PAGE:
The drywall may be up, but the job isn't done yet. Now it's time to turn all those pieces of drywall into one solid wall ready for priming and painting. The long edge of each drywall sheet is beveled – purposely made thinner than the rest of the sheet. This creates a trough when the edges are put together. Seams of butt joints with beveled edges get a strip of paper reinforcing tape and three coats of joint compound. Each coat is slightly wider than the previous coat, and the final coat is 24 inches wide.
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Fill the troughs along the sheet edges.
Build up about an inch of joint compound on a 6-inch knife, and fill the trough with compound.
Put tape in the trough.
Put paper drywall tape in the compound in the trough, pushing it in every foot or so to hold it in place.
Pull the knife along tape.
Pull the knife along the tape, embedding it in the mud. If you start in the corner and work toward the middle of the room, the tape will pull loose. Start in the middle and work towards the corners, at least until you have the ends embedded in the compound.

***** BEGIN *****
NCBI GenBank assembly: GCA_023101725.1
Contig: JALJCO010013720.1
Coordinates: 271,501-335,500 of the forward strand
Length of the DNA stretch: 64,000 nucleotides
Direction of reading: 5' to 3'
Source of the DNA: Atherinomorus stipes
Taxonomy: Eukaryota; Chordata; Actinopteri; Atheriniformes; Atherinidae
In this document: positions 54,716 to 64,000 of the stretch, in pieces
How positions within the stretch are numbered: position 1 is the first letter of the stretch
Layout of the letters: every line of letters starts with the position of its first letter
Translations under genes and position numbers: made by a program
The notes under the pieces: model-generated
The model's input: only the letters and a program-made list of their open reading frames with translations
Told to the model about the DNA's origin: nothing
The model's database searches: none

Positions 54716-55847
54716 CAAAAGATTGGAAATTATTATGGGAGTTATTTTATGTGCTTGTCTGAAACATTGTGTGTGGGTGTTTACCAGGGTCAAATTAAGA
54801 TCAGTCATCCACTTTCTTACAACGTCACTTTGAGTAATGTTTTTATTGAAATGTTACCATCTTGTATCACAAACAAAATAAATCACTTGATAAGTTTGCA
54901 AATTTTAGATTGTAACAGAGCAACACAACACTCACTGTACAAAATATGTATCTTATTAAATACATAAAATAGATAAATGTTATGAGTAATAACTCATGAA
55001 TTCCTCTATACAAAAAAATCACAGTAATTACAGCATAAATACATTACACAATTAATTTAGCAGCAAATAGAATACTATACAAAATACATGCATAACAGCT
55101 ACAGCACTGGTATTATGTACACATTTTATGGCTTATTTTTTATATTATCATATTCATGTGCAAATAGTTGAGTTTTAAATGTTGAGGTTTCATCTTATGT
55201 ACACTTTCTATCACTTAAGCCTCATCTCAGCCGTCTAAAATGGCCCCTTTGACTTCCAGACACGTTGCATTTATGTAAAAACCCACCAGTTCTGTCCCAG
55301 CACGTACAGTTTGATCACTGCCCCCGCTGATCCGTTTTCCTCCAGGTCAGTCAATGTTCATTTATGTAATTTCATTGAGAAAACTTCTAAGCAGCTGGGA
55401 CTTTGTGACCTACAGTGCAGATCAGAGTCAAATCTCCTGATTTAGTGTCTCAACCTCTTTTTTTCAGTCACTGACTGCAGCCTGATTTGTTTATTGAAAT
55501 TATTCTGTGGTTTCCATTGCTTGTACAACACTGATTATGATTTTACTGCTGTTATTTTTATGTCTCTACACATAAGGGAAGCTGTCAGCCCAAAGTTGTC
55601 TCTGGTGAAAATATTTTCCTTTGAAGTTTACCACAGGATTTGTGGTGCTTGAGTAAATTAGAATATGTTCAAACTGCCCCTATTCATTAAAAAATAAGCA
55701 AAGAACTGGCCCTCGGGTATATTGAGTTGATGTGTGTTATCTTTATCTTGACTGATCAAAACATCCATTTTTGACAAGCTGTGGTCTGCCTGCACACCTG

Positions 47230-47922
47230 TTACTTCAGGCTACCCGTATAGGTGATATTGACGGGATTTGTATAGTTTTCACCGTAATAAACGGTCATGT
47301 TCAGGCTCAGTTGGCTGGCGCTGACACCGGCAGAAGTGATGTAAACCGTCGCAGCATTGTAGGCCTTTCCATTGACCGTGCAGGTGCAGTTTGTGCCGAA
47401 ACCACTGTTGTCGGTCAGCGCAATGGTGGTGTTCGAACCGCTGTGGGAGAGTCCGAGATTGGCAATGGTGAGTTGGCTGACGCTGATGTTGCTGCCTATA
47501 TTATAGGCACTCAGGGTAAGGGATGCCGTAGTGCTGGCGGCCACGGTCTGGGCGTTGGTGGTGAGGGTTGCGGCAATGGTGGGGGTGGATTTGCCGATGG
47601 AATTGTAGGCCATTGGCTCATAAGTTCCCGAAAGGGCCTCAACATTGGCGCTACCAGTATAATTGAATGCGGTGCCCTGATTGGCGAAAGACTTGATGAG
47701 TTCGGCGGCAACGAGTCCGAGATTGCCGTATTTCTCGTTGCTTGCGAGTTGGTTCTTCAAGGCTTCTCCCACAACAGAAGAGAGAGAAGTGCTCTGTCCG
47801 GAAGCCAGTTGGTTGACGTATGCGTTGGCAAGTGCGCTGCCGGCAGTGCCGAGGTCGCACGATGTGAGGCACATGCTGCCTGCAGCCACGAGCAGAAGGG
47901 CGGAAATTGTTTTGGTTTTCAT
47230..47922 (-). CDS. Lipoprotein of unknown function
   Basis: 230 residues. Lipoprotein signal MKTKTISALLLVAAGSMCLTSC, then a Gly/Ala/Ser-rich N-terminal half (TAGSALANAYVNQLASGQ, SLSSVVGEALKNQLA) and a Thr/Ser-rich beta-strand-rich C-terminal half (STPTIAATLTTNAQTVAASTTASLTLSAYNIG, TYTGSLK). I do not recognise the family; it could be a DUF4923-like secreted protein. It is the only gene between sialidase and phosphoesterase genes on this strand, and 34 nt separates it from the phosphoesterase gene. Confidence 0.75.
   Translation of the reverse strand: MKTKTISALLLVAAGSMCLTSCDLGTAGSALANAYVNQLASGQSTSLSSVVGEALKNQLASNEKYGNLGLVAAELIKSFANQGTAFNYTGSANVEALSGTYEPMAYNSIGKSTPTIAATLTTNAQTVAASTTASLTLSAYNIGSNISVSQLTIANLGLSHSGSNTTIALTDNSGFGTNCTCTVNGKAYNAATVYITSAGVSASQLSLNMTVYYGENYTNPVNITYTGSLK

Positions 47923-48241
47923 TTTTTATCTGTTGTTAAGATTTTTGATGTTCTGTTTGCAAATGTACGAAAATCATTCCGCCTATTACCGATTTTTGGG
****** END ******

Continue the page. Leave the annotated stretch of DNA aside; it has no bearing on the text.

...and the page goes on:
Apply a second coat.
Let the compound dry overnight and apply a second coat of compound with a 10-inch knife. Let it dry overnight.
Apply a third coat.
Thin the joint compound with water to the consistency of mayonnaise before you apply the third coat. The thinner compound goes on more easily, fills irregularities, and is less likely to leave small pinholes as you spread it. Apply the compound with a 12-inch knife.
No coat of joint compound goes on perfectly. Let the third coat dry overnight, and sand the surface smooth using a pole sander and 120-grit paper. Start by folding the paper around the ends of the pads and tightening the wing nuts on the back to clamp it in place. Run the pole over the joints until you get a smooth surface with no steps between the edge of the compound and the drywall, and with no ridges or pinholes elsewhere in the compound.
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